Fed Speakers Rush to the Podium
The FOMC rate decision from last Wednesday will continue to influence trading especially as eleven Fed speakers stroll to microphones during the week and offer additional insight. The updated Dot Plot illustrated how the Fed is now divided into three factions. There is a faction of five that sees no more rate cuts this year while another faction of five really didn’t want to cut last week and a third faction of seven that does see another rate cut this year. More importantly, while there are 17 officials supplying dots there are only 9 voters. So determining the dots also carrying votes is key. In general, the voters this year tend towards the dovish side so it very well could be that of the 7 members looking for anther rate cut this year, many to most are voters with the two dissenters not wanting to cut last week rounding out the voting roster. Thus, our take is that while the median didn’t project another rate cut, those actually voting on policy more than likely are projecting another cut this year. Perhaps some of the speeches this week will add further illumination on the subject?
|Treasury Curve||Today||Week Change|
|3 Mo LIBOR||2.13%|
|6 Mo LIBOR||2.07%|
|12 Mo LIBOR||2.06%|
|Date||Statistic||For||Briefing Forecast||Market Expects||Prior|
|Sep 24||S&P CoreLogic 20-City HPA (YoY)||Jul||2.20%||2.10%||2.13%|
|Sep 24||Conf. Board Consumer Confidence||Sep||134.0||133.0||135.1|
|Sep 25||New Home Sales (MoM)||Aug||2.8%||3.2%||-12.8%|
|Sep 26||GDP Annualized (QoQ)||2Q T||2.0%||2.0%||2.0%|
|Sep 26||Advance Goods Trade Balance||Aug||-$73.5b||-$73.5b||-$72.3b|
|Sep 27||Personal Income & Spending||Aug||0.4%||0.4%||0.1%|
|Sep 27||PCE Core Deflator (YoY)||Aug||1.8%||1.8%||1.6%|
|Sep 27||Durable Goods Orders Ex-Trans.||Aug P||0.2%||0.2%||-0.4%|
|Sep 27||U of Mich. Consumer Sentiment||Sep P||92.1||92.0||92.0|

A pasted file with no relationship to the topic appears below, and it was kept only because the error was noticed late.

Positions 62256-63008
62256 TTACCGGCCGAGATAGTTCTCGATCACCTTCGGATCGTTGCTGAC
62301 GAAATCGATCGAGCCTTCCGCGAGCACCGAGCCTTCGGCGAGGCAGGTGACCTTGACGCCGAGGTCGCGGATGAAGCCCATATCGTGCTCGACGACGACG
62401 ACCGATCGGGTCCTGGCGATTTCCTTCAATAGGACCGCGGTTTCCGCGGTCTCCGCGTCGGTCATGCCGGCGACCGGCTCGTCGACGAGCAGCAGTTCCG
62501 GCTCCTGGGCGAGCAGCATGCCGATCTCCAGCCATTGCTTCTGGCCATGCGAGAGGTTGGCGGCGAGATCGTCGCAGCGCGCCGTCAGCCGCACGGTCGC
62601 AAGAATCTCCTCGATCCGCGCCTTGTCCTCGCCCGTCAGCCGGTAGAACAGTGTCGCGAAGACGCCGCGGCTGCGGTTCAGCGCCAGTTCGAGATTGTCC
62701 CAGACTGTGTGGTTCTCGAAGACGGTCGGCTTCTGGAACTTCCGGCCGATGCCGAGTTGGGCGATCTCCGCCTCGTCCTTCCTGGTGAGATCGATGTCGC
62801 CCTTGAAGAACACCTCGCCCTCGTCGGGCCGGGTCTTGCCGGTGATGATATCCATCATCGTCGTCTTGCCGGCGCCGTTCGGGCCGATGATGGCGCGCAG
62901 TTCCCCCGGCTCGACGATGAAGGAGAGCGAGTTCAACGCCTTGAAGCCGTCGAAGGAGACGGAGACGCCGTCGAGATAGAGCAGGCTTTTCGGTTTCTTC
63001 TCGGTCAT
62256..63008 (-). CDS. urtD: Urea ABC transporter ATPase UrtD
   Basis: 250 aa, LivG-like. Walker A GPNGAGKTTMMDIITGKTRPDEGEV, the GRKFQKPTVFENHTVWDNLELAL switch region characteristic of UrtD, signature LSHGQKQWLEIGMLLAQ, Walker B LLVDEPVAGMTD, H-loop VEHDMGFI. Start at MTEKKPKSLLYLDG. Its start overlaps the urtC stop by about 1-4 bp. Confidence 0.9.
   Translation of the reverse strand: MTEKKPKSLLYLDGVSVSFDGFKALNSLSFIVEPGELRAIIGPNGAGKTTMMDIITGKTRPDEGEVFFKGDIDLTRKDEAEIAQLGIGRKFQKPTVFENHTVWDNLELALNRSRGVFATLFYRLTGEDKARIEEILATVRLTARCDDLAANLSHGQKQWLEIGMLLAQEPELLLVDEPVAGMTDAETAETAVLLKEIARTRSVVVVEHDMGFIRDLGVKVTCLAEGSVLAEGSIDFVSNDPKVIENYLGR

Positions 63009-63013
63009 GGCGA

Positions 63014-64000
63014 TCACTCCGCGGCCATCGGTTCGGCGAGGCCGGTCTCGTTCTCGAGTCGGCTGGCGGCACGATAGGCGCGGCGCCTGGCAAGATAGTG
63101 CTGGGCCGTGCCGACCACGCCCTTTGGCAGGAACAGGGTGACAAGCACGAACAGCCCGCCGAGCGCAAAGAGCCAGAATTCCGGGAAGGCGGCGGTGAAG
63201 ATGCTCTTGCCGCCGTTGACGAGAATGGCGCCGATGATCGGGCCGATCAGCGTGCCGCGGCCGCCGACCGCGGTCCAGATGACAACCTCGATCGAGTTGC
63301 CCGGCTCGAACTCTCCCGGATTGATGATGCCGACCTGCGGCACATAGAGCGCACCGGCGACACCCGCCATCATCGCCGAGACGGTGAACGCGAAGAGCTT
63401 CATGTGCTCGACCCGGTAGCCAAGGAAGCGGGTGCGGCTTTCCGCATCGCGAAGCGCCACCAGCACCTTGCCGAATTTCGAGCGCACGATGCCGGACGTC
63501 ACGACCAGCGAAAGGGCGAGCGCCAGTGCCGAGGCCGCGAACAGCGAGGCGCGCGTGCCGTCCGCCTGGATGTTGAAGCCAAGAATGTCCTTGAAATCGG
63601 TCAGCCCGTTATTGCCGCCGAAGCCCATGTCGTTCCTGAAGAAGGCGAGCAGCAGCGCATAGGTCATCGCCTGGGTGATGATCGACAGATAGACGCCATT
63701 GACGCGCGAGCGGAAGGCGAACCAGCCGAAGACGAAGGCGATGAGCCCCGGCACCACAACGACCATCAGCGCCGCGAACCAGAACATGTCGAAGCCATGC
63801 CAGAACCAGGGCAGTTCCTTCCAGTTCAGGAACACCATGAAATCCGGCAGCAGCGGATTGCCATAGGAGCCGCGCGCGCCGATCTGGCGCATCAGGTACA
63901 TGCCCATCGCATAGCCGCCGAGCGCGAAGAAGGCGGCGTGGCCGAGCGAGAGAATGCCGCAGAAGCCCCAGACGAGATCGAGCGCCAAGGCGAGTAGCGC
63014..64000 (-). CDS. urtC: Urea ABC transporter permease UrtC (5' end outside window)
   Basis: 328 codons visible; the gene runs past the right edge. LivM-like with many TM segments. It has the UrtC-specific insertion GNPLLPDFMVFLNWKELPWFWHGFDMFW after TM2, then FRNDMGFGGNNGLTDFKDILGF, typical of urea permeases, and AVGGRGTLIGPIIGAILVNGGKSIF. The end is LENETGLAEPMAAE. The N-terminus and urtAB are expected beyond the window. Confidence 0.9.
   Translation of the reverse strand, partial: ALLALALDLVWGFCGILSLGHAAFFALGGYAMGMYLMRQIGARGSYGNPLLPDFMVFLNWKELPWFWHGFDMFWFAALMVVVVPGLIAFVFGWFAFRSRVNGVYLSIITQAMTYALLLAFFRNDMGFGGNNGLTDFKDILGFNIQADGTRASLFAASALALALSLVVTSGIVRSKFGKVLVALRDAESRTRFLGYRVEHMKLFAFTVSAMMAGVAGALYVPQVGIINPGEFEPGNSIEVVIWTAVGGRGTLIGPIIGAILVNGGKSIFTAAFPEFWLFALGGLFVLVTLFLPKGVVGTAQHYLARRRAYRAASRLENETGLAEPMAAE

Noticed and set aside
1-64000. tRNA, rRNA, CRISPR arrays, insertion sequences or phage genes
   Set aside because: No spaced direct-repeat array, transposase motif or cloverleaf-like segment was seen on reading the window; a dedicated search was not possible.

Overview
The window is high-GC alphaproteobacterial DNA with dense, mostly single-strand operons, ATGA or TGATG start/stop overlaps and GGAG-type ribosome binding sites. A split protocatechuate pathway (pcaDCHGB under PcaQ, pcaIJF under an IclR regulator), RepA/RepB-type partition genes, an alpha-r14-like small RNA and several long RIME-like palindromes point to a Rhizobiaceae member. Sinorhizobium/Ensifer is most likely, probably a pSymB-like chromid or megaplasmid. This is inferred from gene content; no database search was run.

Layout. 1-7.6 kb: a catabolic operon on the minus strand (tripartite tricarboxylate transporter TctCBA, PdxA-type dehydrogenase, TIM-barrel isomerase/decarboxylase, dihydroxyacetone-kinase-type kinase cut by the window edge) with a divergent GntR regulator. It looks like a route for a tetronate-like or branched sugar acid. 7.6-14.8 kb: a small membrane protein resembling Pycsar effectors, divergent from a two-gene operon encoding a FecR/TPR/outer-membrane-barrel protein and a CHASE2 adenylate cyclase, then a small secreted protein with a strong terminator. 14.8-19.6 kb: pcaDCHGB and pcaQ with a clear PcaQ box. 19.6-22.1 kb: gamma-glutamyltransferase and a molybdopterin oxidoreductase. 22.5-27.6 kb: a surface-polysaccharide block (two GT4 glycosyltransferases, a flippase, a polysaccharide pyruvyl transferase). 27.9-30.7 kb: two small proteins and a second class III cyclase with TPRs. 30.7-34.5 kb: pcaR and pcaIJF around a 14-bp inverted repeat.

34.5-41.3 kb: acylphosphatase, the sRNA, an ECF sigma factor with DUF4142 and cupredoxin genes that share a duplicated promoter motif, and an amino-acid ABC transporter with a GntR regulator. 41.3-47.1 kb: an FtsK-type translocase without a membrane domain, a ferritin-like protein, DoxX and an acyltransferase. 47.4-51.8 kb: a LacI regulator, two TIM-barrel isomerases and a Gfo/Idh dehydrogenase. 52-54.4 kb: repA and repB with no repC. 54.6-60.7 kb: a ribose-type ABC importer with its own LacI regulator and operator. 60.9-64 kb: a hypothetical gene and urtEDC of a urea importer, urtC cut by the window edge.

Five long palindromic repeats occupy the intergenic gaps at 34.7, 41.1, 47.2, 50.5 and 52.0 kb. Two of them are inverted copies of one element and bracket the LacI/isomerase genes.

Top 5 Events for the Week
Sep. 23 -27, 2019
1. Fed and Trade Fallout – All Week
2. August Personal Income & Spending – Friday
3. September Consumer Confidence – Tues./Fri.
4. August Durable Goods Orders — Friday
5. August Goods Trade Balance – Thursday
1. Fed Rate Decision Fallout & Advanced Dot Plot Reading—All Week
The FOMC rate decision from last Wednesday will continue to influence trading especially as eleven Fed speakers (six of whom are voters) stroll to microphones during the week and offer additional insight. The divided nature of the Fed was a key takeaway especially as illustrated in the Dot Plot matrix below. We would, however, characterize it not so much as a divided Fed but a Fed with three factions. There is a faction of five that sees no more rate cuts this year while another faction of five really didn’t want to cut last week and a third faction of seven that does see another rate cut this year. The key here is to try and glean which dots belong to which official as all dots are not created equal. Most importantly, while there are 17 officials supplying dots there are only 9 voters. So determining those voters from those in the cheap seats, as it were, is key. In general, the voters this year lean dovish side so it very well could be that of the 7 members looking for anther rate cut this year most carry voting credentials with the two dissenters not wanting to cut rounding out the voting roster. Our takeaway is that while the median didn’t project another rate cut, those actually voting on policy are more than likely projecting another cut this year if information starts to indicate a stalling in economic momentum combined with docile inflation readings. So, we’re still comfortable in thinking another rate cut is coming. October may be too soon given the divisions on the Fed so target December.